The Pew Research Center shows that the percentage of unmarried women with a high school degree or less in 2012 was only 37 percent, while for men it was 47 percent.  A higher percentage of single women than single men have obtained some college education (30%-vs-28%), a bachelor’s degree (21%-vs-18%), and a post-graduate degree (11%-vs-7%).  For these women today there are fewer equally qualified potential husbands. 

As a result of easy no-fault divorce and its consequences, the percentage of never-married adults has dramatically increased.  The Pew Reseach Center predicts that one in four young adults Americans today may never marry.

The growth of same-sex marriage is further evidence of the marriage crisis in the U.S. today.  Same-sex marriage is legal in thirty-seven (37) of the fifty U.S. states.   In two-thirds of the American states where same-sex marriage is now permitted, the legalization of same-sex marriage did not occur by any legitimate democratic or legislative process, but by the order of federal courts.  

By contrast, voters voted to prohibit same-sex marriage by constitutional amendments in 31 U.S. states.  The federal courts have overturned many of those.

The U.S. is out of step with most of the nations of the world regarding same-sex marriage.  Currently, only seventeen nations (out of 193 sovereign nations) allow same-sex marriage – less than nine percent (only 8.8%) of the sovereign nations on earth.  Within the next two years two other nations, like Ireland just recently did, are likely to permit same-sex marriage (Finland, and Slovenia).  

By contrast, at least 47 nations (nearly one-quarter of all nations) have adopted constitutional language that appears to bar same-sex marriage.  For example: Article 24, Constitution of Japan: “Marriage shall be based only on the mutual consent of both sexes and it shall be maintained through mutual cooperation with the equal rights of husband and wife … .”    Likewise, Article 110, Constitution of Latvia: “The State shall protect and support marriage—a union between a man and a woman … .”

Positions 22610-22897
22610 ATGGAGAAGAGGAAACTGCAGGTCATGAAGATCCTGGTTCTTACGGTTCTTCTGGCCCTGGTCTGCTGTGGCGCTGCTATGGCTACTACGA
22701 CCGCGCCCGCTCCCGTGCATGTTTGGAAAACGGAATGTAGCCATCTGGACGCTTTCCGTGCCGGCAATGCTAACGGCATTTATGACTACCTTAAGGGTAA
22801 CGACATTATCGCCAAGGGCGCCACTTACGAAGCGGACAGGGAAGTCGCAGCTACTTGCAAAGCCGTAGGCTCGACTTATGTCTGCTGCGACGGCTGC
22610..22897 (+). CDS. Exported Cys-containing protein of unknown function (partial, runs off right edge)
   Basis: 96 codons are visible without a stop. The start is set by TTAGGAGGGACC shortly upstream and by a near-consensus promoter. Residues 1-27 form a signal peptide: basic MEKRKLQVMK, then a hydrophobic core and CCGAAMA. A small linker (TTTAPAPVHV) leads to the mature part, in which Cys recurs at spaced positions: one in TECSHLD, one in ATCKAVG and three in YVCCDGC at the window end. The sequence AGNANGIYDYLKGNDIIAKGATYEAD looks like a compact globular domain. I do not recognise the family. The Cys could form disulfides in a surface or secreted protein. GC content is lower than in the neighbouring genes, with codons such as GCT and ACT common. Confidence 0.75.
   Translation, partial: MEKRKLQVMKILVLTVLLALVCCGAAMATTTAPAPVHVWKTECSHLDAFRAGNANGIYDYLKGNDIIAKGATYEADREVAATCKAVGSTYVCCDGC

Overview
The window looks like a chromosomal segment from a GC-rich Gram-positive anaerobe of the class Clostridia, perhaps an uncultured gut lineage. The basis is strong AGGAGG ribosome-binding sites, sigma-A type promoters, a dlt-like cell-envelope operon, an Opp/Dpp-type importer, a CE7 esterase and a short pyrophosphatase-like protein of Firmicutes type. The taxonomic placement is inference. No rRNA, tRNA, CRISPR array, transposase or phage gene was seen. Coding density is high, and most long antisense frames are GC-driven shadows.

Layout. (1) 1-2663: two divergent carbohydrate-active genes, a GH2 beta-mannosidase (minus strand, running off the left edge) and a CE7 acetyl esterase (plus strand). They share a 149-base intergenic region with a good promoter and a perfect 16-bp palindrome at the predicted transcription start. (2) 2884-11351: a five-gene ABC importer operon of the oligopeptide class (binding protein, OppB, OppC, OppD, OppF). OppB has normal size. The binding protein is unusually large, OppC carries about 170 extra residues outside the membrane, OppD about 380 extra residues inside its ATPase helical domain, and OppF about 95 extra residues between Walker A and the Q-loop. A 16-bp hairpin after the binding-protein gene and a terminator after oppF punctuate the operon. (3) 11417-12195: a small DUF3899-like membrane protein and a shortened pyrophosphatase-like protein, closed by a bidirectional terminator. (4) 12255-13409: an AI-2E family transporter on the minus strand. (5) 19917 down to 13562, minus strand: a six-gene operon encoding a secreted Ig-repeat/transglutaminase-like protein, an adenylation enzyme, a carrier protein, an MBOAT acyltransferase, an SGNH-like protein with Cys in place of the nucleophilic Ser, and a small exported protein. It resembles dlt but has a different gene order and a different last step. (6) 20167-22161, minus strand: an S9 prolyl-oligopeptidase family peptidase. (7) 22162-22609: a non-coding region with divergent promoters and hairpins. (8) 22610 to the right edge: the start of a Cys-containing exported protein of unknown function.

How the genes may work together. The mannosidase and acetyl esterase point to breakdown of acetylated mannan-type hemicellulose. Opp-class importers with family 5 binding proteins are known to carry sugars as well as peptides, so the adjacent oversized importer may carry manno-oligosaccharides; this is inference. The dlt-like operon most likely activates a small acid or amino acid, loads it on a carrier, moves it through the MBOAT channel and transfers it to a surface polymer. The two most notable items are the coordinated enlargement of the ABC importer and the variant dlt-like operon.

The issue of same-sex marriage is still open in most nations.  On April 28, 2015, the Supreme Court of the United States heard oral arguments in four consolidated cases involving challenges to the marriage laws of those states which do not allow same-sex couples to marry.  Chief Justice John Roberts boiled the argument down to the fundamental issue: “You’re not seeking to join the institution,” he said.  “You’re seeking to change what the institution is.”  The Court is likely to announce what may be a revolutionary decision about same-sex marriage this month.

Another major manifestation of the disintegration of families in America is the explosion of nonmarital childbearing and child-rearing.  Those children are disadvantaged in very profound and long-lasting ways.  For example, according to the recent Brooklyn Declaration (21 May 2015): Children in father-absent homes are almost four times more likely to be poor. In 2011, 12 percent of children in married-couple families were living in poverty, compared to 44 percent of children in mother-only families. 

The U.S. Department of Health and Human Services states, “Fatherless children are at a dramatically greater risk of drug and alcohol abuse.”  There is significantly more drug use among children who do not live with their mother and father.  Children of single-parent homes are more than twice as likely to commit suicide.  Among children in grades 7-12 who have lived with at least one biological parent, those who experienced the divorce, separation, or a nonunion birth reported lower grade point averages than those who have always lived with both biological parents.  71 percent of high school dropouts are fatherless; fatherless children have more trouble academically, scoring poorly on tests of reading, mathematics, and thinking skills; children from father-absent homes are more likely to be truant from school, more likely to be excluded from school, more likely to leave school at age 16, and less likely to attain academic and professional qualifications in adulthood. 

So, sadly, the family and families in America are disintegrating.  As judicial orders are decreed and legal policy changes are enacted that re-shape the American family, we should ask how those rulings and new policies will impact the disintegration of the family in America.

Lynn D. Wardle is the Bruce C. Hafen Professor of Law at Brigham Young University.  He is author or editor of numerous books and law review articles mostly about family, biomedical ethics and conflict of laws policy issues. His publications present only his personal (not institutional) views.